In years following World War II, the role of women in the military remained relatively stagnant. In both the Korean and Vietnam wars, women were restricted to non-combat positions, but still played crucial roles. Meanwhile, the nation’s workforce eventually desegregated, allowing more women of color to contribute on the homefront, even if in different ways from their male counterparts.

At the turn of the 1970s, drastic reform occurred, coinciding with the rise of the feminist movement. The first female ROTC cadets graduated in 1972, and the Army Chief of Staff found in 1975 that “female graduates met the [U.S. Army] standards in every area except the Physical Readiness Training Program.” The first gender-integrated class at military station Fort McClellan also began in 1977.

Despite this progress, women would not deploy into combat until 1991, during the Gulf War. Over 40,000 women engaged in combat, and two were taken captive. Unfortunately, this progress towards gender-integrated combat positions would be backpedaled a mere three years later, when the U.S. Defense Secretary prohibited women from “serving in units whose primary mission is to engage in direct ground combat.”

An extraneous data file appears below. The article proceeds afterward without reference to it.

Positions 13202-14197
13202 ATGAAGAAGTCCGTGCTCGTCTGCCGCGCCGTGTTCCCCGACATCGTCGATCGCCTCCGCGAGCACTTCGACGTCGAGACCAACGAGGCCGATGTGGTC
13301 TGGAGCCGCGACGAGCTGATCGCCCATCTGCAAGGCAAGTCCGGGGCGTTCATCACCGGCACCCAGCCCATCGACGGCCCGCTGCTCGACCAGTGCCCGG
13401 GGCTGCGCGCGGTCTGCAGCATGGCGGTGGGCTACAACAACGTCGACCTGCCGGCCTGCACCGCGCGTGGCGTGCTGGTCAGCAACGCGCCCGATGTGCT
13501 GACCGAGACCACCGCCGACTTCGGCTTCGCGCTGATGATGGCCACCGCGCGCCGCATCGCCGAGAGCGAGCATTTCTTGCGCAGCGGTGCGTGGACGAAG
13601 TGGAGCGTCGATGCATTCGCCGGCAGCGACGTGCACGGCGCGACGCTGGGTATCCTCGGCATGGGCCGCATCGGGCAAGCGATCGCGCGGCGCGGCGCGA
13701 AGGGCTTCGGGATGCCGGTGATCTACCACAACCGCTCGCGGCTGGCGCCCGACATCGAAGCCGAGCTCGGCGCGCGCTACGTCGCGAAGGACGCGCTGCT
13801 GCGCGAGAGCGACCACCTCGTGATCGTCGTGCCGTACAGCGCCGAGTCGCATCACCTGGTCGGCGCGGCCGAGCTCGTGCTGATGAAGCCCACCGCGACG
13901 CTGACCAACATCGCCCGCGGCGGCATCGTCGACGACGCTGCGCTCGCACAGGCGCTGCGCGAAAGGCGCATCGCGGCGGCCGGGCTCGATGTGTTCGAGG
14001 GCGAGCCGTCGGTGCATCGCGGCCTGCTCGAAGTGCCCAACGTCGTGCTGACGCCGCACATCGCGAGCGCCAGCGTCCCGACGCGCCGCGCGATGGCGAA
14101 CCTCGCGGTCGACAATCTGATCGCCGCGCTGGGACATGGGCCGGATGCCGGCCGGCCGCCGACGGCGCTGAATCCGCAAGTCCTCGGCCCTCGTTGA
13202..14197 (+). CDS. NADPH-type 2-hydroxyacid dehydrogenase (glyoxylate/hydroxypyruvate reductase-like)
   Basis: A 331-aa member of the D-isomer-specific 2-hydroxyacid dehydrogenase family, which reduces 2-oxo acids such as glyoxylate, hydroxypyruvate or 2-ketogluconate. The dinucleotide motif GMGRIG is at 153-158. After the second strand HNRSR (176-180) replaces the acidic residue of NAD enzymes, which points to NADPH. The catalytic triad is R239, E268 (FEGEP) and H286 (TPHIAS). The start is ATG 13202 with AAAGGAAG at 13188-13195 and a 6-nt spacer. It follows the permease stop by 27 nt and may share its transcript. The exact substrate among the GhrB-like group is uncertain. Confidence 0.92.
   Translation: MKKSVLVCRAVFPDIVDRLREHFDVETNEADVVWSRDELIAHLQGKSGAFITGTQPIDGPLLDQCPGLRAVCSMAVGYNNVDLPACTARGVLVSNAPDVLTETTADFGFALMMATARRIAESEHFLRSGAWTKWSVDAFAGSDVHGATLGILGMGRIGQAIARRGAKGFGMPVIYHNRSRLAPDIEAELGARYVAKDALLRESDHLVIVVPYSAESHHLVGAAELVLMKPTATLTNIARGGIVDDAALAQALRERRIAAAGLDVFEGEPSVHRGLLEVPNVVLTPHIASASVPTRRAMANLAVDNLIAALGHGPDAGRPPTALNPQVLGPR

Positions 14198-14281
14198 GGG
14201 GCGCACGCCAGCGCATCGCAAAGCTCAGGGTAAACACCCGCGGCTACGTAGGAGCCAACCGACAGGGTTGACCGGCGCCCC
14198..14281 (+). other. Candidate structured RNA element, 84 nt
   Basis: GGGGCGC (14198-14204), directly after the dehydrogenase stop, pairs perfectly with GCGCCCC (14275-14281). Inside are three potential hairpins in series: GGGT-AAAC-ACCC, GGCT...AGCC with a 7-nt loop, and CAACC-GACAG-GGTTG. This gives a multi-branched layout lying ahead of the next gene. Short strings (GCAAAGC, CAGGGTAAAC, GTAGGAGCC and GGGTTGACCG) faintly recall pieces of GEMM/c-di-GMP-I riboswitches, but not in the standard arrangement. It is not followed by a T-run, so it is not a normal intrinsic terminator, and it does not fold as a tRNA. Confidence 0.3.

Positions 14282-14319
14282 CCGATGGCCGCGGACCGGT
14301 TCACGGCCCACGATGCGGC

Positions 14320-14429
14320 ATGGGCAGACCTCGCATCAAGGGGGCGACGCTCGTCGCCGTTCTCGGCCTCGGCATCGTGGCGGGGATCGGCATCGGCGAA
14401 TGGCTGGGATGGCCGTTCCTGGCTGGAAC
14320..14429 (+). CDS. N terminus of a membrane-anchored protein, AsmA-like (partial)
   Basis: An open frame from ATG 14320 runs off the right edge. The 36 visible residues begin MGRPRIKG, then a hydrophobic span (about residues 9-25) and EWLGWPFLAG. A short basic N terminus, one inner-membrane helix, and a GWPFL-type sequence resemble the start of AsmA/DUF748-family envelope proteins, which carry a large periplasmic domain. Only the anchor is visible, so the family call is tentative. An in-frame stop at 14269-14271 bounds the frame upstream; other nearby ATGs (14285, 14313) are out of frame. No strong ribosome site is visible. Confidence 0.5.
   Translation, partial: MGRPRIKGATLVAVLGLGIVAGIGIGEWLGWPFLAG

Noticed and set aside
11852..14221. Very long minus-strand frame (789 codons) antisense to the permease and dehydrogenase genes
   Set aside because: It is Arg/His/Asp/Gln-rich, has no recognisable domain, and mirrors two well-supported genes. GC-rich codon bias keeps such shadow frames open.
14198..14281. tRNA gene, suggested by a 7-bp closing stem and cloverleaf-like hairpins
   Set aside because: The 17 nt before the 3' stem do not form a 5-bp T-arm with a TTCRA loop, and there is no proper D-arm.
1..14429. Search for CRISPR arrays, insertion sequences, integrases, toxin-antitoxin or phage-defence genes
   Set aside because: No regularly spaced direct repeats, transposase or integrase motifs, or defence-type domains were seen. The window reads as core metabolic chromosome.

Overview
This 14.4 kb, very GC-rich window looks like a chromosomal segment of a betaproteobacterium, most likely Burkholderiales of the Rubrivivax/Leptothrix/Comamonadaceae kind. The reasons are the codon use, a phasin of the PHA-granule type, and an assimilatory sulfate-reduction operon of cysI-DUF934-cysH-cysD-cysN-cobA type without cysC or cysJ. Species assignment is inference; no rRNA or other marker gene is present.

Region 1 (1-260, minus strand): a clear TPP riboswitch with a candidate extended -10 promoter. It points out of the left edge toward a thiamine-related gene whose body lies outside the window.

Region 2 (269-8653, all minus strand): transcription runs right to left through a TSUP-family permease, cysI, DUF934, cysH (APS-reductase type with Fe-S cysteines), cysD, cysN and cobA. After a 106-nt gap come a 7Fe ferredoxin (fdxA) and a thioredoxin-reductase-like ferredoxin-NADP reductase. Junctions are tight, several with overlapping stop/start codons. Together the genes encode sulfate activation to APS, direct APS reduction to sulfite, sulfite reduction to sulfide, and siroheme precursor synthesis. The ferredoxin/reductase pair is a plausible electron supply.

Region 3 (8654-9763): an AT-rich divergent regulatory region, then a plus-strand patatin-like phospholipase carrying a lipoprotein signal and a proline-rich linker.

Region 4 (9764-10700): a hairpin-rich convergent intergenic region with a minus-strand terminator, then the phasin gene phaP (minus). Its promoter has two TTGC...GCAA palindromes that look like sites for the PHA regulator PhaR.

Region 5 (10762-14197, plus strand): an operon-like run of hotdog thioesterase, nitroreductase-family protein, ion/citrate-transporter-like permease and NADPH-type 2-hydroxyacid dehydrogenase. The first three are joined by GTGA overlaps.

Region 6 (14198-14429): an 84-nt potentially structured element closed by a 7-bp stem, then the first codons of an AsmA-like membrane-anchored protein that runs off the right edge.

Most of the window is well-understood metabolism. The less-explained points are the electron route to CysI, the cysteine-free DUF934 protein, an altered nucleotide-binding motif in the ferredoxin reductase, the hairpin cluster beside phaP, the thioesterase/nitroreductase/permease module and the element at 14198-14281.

In recent years, more combat jobs have slowly opened to women. Many women also serve as engineers, intelligence officials, and other army-related jobs. However, it was only in December of 2015 that the Pentagon announced all combat jobs had to opened up to women. A holistic implementation did not occur until the later half of 2016. This controversial announcement simultaneously sparked outrage, raised concerns, and garnered praise from various groups.

The main concern among male soldiers is that their female counterparts are simply not cut out for the brutal training required to serve in combat positions. Some hypothesize that females simply lack the strength to survive on the battlefield. Proponents of integration blame sexist media, especially that of the 1950s, for putting forth frail caricatures of women. Furthermore, it is argued that although male and female bodies are built differently, it is unfair to make a blanket statement that all women are biologically incompetent. Females may struggle to pass physical milestones, but surveys reveal that the public agrees that women should nevertheless have the opportunity to try.